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September 16, 2020

A woman gave birth almost 3 months early—while in a coma with Covid-19

Daily Briefing
    Editor's note: This popular story from the Daily Briefing's archives was republished on Sept. 8, 2021.

    Just 12 hours after Blanca Rodriguez was placed on a ventilator to treat her Covid-19, doctors had to perform an emergency cesarean section to deliver her daughter—months before her due date, Kellie Gormly reports for the Washington Post.

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    A 'nightmare' for a pregnant patient

    Rodriguez said she first began experiencing symptoms of Covid-19, the disease cause by the novel coronavirus, in late July, when she developed difficulty breathing. At first, she assumed her symptoms were the result of her unborn baby pushing on her ribs.

    "It felt like somebody's suffocating you," she said. "It felt horrible."

    Rodriguez's husband, Josue Jimenez, immediately took her to Loma Linda University Health. Once at the hospital, Rodriguez was diagnosed with Covid-19 and moved to the ICU, where she had a tube placed in her throat to help her breathe, Gormly reports.

    As her conditioned worsened, doctors decided Rodriguez would not survive unless they placed her in a coma and put her on a ventilator. But a new problem soon arose: Her baby wasn't receiving enough oxygen.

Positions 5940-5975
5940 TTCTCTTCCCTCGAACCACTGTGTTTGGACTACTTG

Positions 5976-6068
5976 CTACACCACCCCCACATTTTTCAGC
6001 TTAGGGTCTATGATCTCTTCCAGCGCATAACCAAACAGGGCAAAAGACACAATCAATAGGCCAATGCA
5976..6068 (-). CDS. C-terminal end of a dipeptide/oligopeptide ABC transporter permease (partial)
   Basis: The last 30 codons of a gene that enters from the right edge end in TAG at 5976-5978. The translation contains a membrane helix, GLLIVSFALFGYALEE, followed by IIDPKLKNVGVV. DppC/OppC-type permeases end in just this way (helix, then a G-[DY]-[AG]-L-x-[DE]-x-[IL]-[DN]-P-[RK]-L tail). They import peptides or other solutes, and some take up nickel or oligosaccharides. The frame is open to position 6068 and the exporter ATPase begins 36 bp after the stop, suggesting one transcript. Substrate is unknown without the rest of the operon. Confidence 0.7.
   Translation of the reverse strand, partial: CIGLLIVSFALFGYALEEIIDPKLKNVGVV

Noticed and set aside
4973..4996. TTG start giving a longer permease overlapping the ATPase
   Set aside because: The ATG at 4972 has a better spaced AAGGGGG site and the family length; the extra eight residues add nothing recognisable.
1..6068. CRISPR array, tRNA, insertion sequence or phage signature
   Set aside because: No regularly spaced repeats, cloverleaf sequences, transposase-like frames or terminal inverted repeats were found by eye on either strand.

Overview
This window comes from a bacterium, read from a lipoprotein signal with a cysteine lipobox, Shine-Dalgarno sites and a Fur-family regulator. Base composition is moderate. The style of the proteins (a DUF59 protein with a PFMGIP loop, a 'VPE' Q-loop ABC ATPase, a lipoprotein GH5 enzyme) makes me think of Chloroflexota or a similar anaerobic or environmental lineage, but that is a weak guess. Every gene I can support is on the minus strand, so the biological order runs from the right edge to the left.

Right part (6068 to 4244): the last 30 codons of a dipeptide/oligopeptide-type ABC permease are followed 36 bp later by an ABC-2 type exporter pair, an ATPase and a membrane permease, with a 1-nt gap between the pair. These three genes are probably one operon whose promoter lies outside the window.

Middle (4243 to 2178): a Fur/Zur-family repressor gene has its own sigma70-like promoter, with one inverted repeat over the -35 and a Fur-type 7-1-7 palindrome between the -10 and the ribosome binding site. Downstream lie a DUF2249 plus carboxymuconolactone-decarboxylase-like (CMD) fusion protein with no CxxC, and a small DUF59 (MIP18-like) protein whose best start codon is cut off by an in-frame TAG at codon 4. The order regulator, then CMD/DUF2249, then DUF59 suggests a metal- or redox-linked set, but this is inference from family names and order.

Just 12 hours later, Rodriguez's obstetrician, Courtney Martin medical director for maternity services at Loma Linda University Children's Health, performed an emergency cesarean section.

    The baby, Jade, was born at just 28 weeks, weighing two pounds, 11 ounces, and was immediately taken to the neonatal intensive care unit (NICU), Gormly reports.

    Kanwaljeet Maken, one of the doctors who cared for Rodriguez, said doctors weren't sure whether Rodriguez and Jade would survive.

    "It's my nightmare when I get a pregnant patient in the ICU," Maken said. "It's stressful because you're dealing with two lives at that time."

    A recovery—for mother and daughter

    Rodriguez remained in a medically induced coma for eight days. She was woken up and taken off the ventilator in August.

    According to Gormly, after Rodriguez learned that her daughter had not contracted Covid-19—and was steadily recovering in the NICU—she herself started to "get stronger every day."

    Eventually, Rodriguez was well enough to be discharged from the hospital. However, because she was still sick, she had to self-quarantine and wasn't able to visit her newborn until after she received a negative coronavirus test on Aug. 17.

    For her part, Jade is expected to be able to come home with her parents on Oct. 15—her original due date, and Rodriguez's birthday, Gormley reports.

    Rodriguez said she's looking forward to bringing Jade home with her. "I am blessed that I made it through and I am able to be with my kids and my baby," she said. "I'm just counting those days until I can bring her home."

    Martin agreed, saying the day will be exciting both for Rodriguez and her doctors. "It's important to mention that Blanca is such a kind person and just an example of what most mothers are—willing to do anything to save their baby, and willing to sacrifice themselves," she added (Gormly, "Inspired Life," Washington Post, 9/15).

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